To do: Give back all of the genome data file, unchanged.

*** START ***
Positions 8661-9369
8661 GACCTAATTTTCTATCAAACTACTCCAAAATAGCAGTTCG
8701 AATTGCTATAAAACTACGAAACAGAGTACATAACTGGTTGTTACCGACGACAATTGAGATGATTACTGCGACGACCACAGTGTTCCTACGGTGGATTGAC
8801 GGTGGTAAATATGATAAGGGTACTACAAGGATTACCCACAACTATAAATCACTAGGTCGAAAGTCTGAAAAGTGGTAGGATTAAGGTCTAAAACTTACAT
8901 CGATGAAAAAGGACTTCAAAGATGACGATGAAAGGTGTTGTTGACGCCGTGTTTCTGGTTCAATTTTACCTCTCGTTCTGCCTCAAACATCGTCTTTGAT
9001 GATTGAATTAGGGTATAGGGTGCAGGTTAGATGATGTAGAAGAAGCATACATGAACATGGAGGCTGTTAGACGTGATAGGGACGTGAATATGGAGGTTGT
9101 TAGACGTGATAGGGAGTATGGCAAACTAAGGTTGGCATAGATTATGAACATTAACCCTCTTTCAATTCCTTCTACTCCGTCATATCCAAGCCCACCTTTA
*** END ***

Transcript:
Positions 8661-9369
8661 GACCTAATTTTCTATCAAACTACTCCAAAATAGCAGTTCG
8701 AATTGCTATAAAACTACGAAACAGAGTACATAACTGGTTGTTACCGACGACAATTGAGATGATTACTGCGACGACCACAGTGTTCCTACGGTGGATTGAC
8801 GGTGGTAAATATGATAAGGGTACTACAAGGATTACCCACAACTATAAATCACTAGGTCGAAAGTCTGAAAAGTGGTAGGATTAAGGTCTAAAACTTACAT
8901 CGATGAAAAAGGACTTCAAAGATGACGATGAAAGGTGTTGTTGACGCCGTGTTTCTGGTTCAATTTTACCTCTCGTTCTGCCTCAAACATCGTCTTTGAT
9001 GATTGAATTAGGGTATAGGGTGCAGGTTAGATGATGTAGAAGAAGCATACATGAACATGGAGGCTGTTAGACGTGATAGGGACGTGAATATGGAGGTTGT
9101 TAGACGTGATAGGGAGTATGGCAAACTAAGGTTGGCATAGATTATGAACATTAACCCTCTTTCAATTCCTTCTACTCCGTCATATCCAAGCCCACCTTTA